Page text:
I can’t think of a good Iron Man run. I can think of good Iron Man stories all day long, but all Iron Man runs seem to follow a typical formula. Tony is sorry he was a dick at the end of the last volume. Tony is starting over, back to basics, revamping who he is. Tony does good things. Tony does something for the greater good that is kind of a dick move. Tony is now a dick. Tony is more of a dick. Tony is the supreme dick. Tony is sorry he was such a dick. Rinse, repeat.
In the Bendis penned Invincible Iron Man #1, Tony is starting over after the events of Superior Iron Man, creating a new armor and starting fresh. But this time it’s probably totally for sure going to stick. The new suit is a blend of old suits and allows him to do everything all his previous suits could do. Tony has a date, Madame Masque makes a return, and the last page is a bit of a surprise to change-up the status quo. It’s a pretty standard start for a new Iron Man volume. It’s good, if by the numbers. Tony’s the main focus here, outside of the costume. He’s extra quip-y here, more in line with his Cinematic Universe portrayal, and being confronted with his image as both a narcissistic genius and man whore, setting up yet another arc where Tony tries to reinvent himself.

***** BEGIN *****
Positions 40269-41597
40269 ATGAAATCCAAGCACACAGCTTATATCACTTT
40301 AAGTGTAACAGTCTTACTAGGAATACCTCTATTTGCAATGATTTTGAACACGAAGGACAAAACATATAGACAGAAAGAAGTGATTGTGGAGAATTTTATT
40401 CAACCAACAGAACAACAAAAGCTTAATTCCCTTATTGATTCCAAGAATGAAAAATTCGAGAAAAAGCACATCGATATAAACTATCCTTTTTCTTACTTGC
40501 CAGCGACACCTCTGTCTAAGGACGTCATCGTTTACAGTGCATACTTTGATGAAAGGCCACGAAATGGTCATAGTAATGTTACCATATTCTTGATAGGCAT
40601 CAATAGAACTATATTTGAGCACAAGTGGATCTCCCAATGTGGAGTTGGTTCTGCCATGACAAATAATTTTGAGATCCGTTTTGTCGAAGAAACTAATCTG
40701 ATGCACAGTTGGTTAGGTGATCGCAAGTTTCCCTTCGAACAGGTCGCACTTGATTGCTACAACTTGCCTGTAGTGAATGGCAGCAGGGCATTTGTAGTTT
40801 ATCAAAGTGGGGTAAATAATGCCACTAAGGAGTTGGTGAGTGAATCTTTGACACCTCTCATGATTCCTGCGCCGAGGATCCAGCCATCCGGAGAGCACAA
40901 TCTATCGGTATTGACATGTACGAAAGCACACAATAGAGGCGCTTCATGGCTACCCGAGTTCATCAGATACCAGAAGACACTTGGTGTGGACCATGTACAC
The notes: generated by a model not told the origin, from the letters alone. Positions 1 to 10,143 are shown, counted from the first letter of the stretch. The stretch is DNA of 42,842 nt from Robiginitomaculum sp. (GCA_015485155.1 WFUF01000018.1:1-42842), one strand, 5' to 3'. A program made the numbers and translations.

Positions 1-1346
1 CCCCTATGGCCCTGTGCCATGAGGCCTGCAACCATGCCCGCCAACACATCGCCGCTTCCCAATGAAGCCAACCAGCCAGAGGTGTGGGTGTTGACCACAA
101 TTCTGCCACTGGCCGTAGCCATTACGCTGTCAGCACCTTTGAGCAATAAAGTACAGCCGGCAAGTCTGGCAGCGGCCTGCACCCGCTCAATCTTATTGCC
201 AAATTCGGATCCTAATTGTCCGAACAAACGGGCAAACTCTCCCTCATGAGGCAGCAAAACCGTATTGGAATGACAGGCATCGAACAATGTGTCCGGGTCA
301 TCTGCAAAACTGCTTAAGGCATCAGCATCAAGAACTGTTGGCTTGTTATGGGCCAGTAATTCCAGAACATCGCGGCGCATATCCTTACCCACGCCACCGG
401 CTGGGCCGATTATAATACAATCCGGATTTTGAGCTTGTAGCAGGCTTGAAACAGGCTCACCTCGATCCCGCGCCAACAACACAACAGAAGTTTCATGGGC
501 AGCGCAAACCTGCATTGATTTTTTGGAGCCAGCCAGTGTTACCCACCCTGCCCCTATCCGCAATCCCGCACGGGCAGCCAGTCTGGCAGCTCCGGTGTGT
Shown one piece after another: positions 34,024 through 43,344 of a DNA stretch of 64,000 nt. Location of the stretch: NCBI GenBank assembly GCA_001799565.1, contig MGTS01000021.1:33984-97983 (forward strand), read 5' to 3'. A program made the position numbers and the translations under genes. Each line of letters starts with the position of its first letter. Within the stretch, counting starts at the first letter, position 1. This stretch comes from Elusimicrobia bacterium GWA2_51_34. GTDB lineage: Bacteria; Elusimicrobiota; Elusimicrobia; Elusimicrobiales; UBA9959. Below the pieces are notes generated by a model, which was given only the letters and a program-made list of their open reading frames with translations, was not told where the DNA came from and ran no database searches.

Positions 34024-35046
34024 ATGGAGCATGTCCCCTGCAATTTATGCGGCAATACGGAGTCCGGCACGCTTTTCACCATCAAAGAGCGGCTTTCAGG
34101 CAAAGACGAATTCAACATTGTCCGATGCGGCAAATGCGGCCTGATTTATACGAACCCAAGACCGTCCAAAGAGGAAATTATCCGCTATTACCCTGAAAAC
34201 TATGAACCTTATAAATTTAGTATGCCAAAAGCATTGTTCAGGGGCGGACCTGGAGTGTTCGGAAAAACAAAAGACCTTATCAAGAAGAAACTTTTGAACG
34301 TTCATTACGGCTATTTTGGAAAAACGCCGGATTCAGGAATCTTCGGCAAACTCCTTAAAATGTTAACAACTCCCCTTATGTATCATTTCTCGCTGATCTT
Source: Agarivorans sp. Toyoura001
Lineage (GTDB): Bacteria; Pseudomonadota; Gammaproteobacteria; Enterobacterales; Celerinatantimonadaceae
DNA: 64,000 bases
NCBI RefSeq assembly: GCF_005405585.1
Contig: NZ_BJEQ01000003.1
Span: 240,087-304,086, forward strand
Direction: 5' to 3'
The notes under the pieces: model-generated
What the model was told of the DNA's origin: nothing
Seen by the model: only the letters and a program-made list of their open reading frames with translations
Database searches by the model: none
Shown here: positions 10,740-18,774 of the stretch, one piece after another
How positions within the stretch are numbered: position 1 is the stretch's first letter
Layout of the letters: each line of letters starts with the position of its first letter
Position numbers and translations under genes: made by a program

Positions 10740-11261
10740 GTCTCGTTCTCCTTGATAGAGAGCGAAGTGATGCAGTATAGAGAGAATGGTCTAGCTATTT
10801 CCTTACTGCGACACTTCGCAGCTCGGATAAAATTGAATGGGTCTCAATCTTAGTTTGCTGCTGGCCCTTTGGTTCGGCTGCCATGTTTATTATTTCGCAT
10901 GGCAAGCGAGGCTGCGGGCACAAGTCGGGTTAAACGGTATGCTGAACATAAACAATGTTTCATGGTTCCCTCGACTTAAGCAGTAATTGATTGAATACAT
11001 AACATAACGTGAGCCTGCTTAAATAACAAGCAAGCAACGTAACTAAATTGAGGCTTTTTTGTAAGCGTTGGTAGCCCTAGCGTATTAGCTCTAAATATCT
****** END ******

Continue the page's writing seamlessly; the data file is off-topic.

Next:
So if it’s by the numbers, why is it good? Well, by the numbers isn’t bad. It’s a genuinely fun read. The dialogue here is quick and snappy, with more than enough surprises peppered in from a quick Thor cameo to a discussion about the mutant gene that takes a surprising twist. It’s a fast read, and one that keeps your interest long enough for you to care for the character with the hope that you’ll come back, with a surprise last page that makes sure you do.
But the real star here is David Marquez’s art. I’m an unabashed fan of Marquez’s art, and it steals the show here. Tony’s armor is gorgeous, something distinctly Iron Man while being almost unrecognizable. It’s the lines; the soft, curved lines of the armor are a contrast to the normal sharp, futuristic tech lines Tony’s armor has, and it creates a visually dynamic appearance.
Mind you, the book still has flaws. The focus on Tony means the book is a lot of exposition and dialogue and not a lot of action. And things like Tony’s armor being a merger of all his previous armor feels like a handwave to creating a swiss army knife for Tony to pilot. But the flaws aren’t so big that you find yourself lost. It’s an enjoyable read. With a new love interest and an old-is-new-again status quo, maybe this new Iron Man truly is invincible. Time will tell if Tony goes back to being a dick.